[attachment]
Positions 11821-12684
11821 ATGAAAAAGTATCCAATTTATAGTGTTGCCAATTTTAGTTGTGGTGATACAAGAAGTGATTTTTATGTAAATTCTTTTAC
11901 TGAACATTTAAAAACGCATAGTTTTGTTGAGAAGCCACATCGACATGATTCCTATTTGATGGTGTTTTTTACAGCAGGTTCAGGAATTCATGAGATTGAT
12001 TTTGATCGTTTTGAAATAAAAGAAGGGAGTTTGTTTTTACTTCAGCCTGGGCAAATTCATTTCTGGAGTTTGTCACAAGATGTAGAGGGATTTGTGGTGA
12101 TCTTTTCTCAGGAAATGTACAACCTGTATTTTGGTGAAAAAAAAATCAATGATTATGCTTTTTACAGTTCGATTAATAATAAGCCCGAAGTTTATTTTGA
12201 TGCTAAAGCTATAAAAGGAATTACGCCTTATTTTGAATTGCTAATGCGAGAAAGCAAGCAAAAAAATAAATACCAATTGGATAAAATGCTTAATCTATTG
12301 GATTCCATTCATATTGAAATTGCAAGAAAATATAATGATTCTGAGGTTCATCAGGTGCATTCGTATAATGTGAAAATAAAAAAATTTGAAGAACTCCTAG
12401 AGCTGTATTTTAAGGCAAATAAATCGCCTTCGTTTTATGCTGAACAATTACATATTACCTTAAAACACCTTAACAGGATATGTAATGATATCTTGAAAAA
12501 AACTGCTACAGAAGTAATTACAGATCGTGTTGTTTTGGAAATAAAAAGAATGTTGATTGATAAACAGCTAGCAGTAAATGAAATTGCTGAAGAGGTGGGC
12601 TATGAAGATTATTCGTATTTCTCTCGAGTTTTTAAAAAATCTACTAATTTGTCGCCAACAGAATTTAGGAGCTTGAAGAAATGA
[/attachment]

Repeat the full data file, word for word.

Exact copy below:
Positions 11821-12684
11821 ATGAAAAAGTATCCAATTTATAGTGTTGCCAATTTTAGTTGTGGTGATACAAGAAGTGATTTTTATGTAAATTCTTTTAC
11901 TGAACATTTAAAAACGCATAGTTTTGTTGAGAAGCCACATCGACATGATTCCTATTTGATGGTGTTTTTTACAGCAGGTTCAGGAATTCATGAGATTGAT
12001 TTTGATCGTTTTGAAATAAAAGAAGGGAGTTTGTTTTTACTTCAGCCTGGGCAAATTCATTTCTGGAGTTTGTCACAAGATGTAGAGGGATTTGTGGTGA
12101 TCTTTTCTCAGGAAATGTACAACCTGTATTTTGGTGAAAAAAAAATCAATGATTATGCTTTTTACAGTTCGATTAATAATAAGCCCGAAGTTTATTTTGA
12201 TGCTAAAGCTATAAAAGGAATTACGCCTTATTTTGAATTGCTAATGCGAGAAAGCAAGCAAAAAAATAAATACCAATTGGATAAAATGCTTAATCTATTG
12301 GATTCCATTCATATTGAAATTGCAAGAAAATATAATGATTCTGAGGTTCATCAGGTGCATTCGTATAATGTGAAAATAAAAAAATTTGAAGAACTCCTAG
12401 AGCTGTATTTTAAGGCAAATAAATCGCCTTCGTTTTATGCTGAACAATTACATATTACCTTAAAACACCTTAACAGGATATGTAATGATATCTTGAAAAA
12501 AACTGCTACAGAAGTAATTACAGATCGTGTTGTTTTGGAAATAAAAAGAATGTTGATTGATAAACAGCTAGCAGTAAATGAAATTGCTGAAGAGGTGGGC
12601 TATGAAGATTATTCGTATTTCTCTCGAGTTTTTAAAAAATCTACTAATTTGTCGCCAACAGAATTTAGGAGCTTGAAGAAATGA